Brooks Koepka is not a fan of on-course TV interviews following Graeme McDowell’s yellow card

Brooks Koepka, the world No 1,
claims there should be no place in golf for on-course interviews after Graeme McDowell picked up a “bad timing” straight after talking to a Sky Sports reporter during the Saudi International.

Brooks Koepka shot a a five-under-par 65 in the third round in Saudi Arabia. Picture: Amr Nabil/AP

McDowell continued to do a great job in trying to be unaffected by having been shown a “yellow card” under the European Tour’s new four-point plan to tackle slow play as he putted his way into the lead heading into the last day at Royal Greens Golf Club, where he’s set for a Ryder Cup reunion with Frenchman Victor Dubuisson in the final group.

However, the 2010 US champion, who will be hit with an instant one-shot penalty if he has another “bad timing”, said he felt uncomfortable early on in the third round at the King Abdullah Economic City course due to he fact he felt “there was a referee around every tree keeping an eye on me, trying to prove I am slow”.

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In the wake of what happened on Friday following McDowell’s on-course chat with Tim Barter, the European Tour issued a statement saying that “in-round interviews are an important and popular part” of the circuit’s global broadcast. From now on, though, players in any group deemed to be “out of position”, as was the case with McDowell, Phil Mickelson and Rafa Cabrera Bello, would not be asked to participate.

“To be honest with you, I don’t know any other sport that does interviews in the middle of play,” said Koepka, inset, a four-time major winner, in offering his view after catapulting himself into the top ten in the $3.5 million event on the Red Sea coast with a five-under-par 65.

“I know in football you’re not doing it, unless it’s in the Pro Bowl basketball you’re not doing it unless it’s half-time. This is the only sport where you’re talking to people while they are playing. I won’t do it. I’m not interested in talking about what just happened or the difficulty of the holes ahead. I’m just focussed on one shot at a time, where my ball’s at. I understand why it might be beneficial for the fans, but I don’t get it.”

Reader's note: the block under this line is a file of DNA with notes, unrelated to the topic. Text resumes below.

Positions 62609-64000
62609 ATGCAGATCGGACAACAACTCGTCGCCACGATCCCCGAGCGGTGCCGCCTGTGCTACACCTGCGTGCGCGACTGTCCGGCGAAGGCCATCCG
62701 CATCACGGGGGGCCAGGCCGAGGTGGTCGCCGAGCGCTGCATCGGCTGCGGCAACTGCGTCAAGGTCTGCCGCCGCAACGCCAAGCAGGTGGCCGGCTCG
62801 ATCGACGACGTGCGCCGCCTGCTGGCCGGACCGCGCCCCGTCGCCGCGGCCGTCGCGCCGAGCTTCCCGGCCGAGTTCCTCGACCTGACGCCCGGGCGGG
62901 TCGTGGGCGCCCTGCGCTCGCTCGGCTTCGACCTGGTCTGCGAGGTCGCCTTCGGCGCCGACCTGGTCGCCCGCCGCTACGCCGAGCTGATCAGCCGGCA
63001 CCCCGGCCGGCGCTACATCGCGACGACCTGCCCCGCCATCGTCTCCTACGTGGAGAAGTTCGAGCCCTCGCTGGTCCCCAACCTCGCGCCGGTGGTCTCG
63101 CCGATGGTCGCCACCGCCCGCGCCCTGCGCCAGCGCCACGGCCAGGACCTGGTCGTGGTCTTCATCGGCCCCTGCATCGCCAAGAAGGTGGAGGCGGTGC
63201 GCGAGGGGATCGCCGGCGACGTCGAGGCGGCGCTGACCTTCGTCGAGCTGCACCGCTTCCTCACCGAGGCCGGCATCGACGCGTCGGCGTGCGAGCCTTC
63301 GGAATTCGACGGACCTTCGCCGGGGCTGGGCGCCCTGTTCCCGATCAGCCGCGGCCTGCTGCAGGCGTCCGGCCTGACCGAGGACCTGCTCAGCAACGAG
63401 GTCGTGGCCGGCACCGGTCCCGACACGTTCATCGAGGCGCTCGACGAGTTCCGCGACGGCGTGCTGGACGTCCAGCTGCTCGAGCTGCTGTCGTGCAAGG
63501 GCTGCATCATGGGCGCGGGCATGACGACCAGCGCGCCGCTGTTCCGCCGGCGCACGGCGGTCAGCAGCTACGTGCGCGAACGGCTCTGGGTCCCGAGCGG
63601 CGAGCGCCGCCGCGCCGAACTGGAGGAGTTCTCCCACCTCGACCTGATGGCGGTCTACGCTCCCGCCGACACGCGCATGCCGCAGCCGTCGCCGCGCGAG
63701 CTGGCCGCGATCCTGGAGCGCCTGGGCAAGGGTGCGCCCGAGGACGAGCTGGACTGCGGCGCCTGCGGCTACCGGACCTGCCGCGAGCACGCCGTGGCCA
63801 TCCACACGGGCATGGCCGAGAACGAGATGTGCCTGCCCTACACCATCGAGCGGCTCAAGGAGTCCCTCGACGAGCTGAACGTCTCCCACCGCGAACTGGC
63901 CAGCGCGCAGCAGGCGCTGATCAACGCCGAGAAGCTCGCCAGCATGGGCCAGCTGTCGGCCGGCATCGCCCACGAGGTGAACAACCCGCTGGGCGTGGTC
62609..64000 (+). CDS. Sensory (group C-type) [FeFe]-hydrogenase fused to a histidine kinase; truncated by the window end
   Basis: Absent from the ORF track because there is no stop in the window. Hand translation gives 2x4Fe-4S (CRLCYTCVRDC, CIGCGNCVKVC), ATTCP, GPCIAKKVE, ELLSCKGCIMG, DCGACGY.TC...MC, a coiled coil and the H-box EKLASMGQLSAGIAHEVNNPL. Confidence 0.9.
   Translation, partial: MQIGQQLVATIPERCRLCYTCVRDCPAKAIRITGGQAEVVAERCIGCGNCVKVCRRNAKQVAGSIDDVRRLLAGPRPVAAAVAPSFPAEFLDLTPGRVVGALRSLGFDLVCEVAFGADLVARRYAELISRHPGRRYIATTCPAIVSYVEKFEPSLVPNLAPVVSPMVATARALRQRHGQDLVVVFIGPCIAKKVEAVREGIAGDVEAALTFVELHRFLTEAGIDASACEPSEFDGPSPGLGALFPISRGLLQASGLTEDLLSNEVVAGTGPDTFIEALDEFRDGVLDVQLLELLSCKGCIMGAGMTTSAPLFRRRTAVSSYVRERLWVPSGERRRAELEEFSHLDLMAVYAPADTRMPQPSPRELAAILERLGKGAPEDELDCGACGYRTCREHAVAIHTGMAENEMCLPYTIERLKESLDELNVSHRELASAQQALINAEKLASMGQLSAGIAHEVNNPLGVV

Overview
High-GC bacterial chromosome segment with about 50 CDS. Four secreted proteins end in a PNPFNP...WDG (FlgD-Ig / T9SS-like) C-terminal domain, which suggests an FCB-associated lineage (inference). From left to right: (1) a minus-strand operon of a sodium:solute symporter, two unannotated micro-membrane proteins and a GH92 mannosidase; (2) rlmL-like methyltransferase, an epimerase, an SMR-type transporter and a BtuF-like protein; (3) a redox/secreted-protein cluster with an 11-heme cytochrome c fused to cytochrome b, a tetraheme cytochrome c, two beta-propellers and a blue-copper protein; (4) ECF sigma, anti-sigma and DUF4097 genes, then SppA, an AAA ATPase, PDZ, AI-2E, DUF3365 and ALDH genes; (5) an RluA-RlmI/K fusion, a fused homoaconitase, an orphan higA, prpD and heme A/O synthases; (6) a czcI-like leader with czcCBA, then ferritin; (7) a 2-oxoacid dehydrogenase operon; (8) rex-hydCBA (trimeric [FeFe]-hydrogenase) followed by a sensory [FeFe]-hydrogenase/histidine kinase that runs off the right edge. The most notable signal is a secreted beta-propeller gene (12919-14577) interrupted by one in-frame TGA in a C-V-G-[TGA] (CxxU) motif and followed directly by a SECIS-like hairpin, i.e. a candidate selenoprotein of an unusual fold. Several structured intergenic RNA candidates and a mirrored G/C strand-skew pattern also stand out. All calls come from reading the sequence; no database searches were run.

McDowell, who leads Dubuisson, his Ryder Cup foursomes partner in the 2014 Ryder Cup win at Gleneagles, after holing two monsters from off the green 
back-to-back coming home in a 66 to sit on 12-under-par, revealed he’d chatted to Keith Pelley about Friday’s scenario after the tour chief arrived in Saudi Arabia.

“I spoke to Keith and I gave them my final take on it, which was that the interview took me out of my rhythm and concentration at that moment,” said the 40-year-old of taking 86 seconds to hit a shot when the permitted time was 50 seconds. “I also truthfully forgot the referee was there because I got out of the moment. So, therefore, I didn’t have the urgency I should have had to get into that shot.

“I felt he [the referee] should have had a little bit of leniency. It was the fourth shot he’d seen me hit and I think it was 25 seconds, 27 seconds and 37 seconds. I was always of the opinion that you got one yellow before you got the red – but there was no quarter given whatsoever for a situation that was not out of my control but was very different.

“That was my final argument and they said, ‘we stand by our decision’, so we drew a line in the sand. Luckily, I was playing with one of the fastest players on the European Tour today in Renato Paratore. But it is important tomorrow to stay in position. I don’t want to be in a situation where I’m having to hit a shot which could cost me a penalty.”

Dubuisson, who is bidding for a first win in just over four years, is McDowell’s closest challenger after firing a bogey-free 65. “It will be a great day as we haven’t played together since the Ryder Cup,” he said of McDowell, the man Paul McGinley picked to help get the best out of the enigmatic Dubuisson in Perthshire.

For the second week in a row, Grant Forrest sits inside the top ten heading into the final day, lying seven off the lead after bagging six birdies in a 66. “This is as good as I’ve felt since coming on to the tour,” declared the 26-year-old. “The changes I have brought into my game over the past six months are starting to take effect.”